Edmund Weiss (1837-1917) and many astronomers since have called asteroids “vermin of the sky”, but on October 4, 1957 another “species” of sky vermin made its debut: artificial satellites. In the process of video recording stars for possible asteroid occultations, I frequently see satellites passing through my 17 × 11 arcminute field of view.
I’ve put together a video montage of satellites I serendipitously recorded during the second half of 2020. Many of the satellites move across the field as “dashes” because of the longer integration times I need to use for some of my asteroid occultation work. A table of these events is shown below the video. The range is the distance between observer and satellite at the time of observation. North is up and east is to the left.
Interestingly, two of the satellites above (7 & 22) are in retrograde orbits, that is their orbital inclination is > 90˚ and their east-west component of motion is towards the west instead of the east. However, one of the prograde-orbiting satellites (11) appears to be orbiting retrograde. It has an orbital inclination close to 90˚ (87.5˚), and must appear retrograde because of the vector sum of the line-of-sight motion of the satellite plus the Earth’s rotation, but I have not yet found an expert who can confirm this.
Satellite #12 has an interesting story. It is piece of debris from the Iridium 33 satellite after the 10 Feb 2009 collision between Iridium 33 and Cosmos 2251. A cautionary tale as now thousands of internet satellites are being launched into orbit.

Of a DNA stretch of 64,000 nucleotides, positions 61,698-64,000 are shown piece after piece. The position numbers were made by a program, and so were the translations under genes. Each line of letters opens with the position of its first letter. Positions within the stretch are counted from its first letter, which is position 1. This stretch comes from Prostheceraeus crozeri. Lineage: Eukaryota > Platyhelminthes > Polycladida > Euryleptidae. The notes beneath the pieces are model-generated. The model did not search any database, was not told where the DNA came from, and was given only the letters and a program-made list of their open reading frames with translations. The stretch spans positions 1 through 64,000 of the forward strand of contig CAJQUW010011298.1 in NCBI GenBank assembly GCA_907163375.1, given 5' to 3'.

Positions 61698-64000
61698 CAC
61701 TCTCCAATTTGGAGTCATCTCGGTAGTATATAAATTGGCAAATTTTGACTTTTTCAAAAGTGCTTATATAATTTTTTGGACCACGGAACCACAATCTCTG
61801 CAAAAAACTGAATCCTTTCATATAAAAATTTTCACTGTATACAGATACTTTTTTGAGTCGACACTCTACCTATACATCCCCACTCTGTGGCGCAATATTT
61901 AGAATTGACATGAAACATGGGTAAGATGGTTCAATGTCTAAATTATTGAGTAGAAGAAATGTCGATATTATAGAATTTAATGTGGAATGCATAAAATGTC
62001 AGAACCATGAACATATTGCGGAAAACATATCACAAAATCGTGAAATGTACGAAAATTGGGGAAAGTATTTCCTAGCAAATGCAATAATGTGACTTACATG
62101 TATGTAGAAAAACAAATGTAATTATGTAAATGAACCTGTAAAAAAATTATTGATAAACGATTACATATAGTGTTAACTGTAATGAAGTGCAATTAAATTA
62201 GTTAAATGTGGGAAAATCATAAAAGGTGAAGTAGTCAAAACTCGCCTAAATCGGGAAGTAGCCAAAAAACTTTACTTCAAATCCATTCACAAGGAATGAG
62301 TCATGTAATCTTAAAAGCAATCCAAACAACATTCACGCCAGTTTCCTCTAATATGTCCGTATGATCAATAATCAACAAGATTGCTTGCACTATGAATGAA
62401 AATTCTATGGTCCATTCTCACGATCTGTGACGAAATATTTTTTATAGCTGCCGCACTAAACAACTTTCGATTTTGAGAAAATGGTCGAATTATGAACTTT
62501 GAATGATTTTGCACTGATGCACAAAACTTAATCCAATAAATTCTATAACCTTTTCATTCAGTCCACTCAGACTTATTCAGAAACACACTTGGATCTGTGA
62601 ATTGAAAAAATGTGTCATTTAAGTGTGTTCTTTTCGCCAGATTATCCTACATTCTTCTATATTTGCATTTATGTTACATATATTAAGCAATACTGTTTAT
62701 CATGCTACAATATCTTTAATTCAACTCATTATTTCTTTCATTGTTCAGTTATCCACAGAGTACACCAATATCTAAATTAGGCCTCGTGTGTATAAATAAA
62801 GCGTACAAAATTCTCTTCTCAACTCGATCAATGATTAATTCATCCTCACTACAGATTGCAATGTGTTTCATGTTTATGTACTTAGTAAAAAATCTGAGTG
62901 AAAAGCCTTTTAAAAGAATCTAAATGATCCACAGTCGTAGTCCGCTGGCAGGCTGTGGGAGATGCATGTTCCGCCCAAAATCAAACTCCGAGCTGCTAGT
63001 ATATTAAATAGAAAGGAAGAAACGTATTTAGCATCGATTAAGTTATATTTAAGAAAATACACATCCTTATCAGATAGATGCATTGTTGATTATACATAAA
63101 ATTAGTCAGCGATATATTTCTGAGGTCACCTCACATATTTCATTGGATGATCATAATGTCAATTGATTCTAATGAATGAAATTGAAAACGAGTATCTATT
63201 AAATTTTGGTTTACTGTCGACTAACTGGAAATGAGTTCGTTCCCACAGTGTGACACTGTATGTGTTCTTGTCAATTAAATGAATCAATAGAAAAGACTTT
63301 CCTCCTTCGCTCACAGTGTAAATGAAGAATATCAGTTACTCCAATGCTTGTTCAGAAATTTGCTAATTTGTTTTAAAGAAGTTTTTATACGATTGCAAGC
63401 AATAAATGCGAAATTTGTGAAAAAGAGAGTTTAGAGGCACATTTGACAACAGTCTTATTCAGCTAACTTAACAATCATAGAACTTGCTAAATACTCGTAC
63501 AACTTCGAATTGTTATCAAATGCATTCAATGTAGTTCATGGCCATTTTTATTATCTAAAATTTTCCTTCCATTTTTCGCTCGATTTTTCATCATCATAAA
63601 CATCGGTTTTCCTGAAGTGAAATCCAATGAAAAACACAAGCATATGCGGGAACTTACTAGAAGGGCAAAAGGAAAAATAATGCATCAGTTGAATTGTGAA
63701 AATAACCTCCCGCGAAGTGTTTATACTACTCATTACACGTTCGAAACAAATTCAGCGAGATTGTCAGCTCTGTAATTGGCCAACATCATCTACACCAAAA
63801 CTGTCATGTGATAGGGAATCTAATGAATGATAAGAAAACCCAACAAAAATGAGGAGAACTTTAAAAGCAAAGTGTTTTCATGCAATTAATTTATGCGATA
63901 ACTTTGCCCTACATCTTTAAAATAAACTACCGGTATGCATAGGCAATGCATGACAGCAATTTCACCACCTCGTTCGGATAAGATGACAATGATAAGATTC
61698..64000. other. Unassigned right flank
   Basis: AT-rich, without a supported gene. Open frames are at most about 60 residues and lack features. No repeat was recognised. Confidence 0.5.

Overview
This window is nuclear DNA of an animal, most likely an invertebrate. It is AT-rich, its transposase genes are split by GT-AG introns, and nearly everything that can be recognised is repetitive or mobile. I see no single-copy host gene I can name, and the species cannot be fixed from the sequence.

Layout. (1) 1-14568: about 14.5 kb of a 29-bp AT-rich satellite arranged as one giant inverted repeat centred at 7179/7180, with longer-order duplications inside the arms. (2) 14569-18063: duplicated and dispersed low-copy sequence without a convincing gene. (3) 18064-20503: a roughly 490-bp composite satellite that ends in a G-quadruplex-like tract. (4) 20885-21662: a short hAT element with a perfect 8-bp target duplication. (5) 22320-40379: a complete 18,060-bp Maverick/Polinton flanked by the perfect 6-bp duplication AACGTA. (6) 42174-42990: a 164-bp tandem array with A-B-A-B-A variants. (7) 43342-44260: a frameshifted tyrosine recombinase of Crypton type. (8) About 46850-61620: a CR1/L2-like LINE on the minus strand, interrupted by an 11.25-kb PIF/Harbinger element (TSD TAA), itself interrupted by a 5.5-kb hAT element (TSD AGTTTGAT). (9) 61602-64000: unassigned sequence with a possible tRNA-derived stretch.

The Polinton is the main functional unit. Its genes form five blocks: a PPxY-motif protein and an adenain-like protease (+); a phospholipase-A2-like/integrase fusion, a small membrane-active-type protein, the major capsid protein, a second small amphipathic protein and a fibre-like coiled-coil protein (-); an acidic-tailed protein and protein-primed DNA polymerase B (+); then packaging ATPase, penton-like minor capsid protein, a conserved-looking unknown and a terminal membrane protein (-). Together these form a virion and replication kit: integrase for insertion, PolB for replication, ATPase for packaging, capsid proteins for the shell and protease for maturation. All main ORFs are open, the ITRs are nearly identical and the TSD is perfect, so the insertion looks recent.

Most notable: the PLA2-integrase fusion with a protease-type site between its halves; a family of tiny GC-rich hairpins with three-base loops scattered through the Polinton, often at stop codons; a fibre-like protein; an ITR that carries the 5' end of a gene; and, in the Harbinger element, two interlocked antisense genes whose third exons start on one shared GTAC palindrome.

Because of the long integration time, satellite #14 was only captured on a single frame, but the satellite trail clearly shows this piece of Fregat debris is tumbling and leading to rapid and no doubt periodic changes in brightness.
The satellite trail of #17 looks funky because wind was shaking the telescope as the satellite crossed the field.
There were four satellites I was unable to identify, shown in the video below. They are either classified satellites or, more likely, small pieces of space debris that only government agencies are keeping track of. Interestingly, three of the four unidentifiable satellites were moving in retrograde (westward) orbits.
On 29 Nov 2020, I recorded a rapidly tumbling Briz-M rocket body. Below the video you’ll find the light curve showing the large amplitude of its reflected light variation.
The NOAA-13 environmental satellite failed shortly after launch, and as you can see from the light curve below the video, it got dimmer as it crossed the field—probably indicating that this retrograde, non-operational satellite is slowly tumbling.
Occasionally, I record other phenomena of interest. Meteors during this period are described here, and you will find a couple of jet contrails in the video below.
Hughes, D. W. & Marsden, B. G. 2007, J. Astron. Hist. Heritage, 10, 21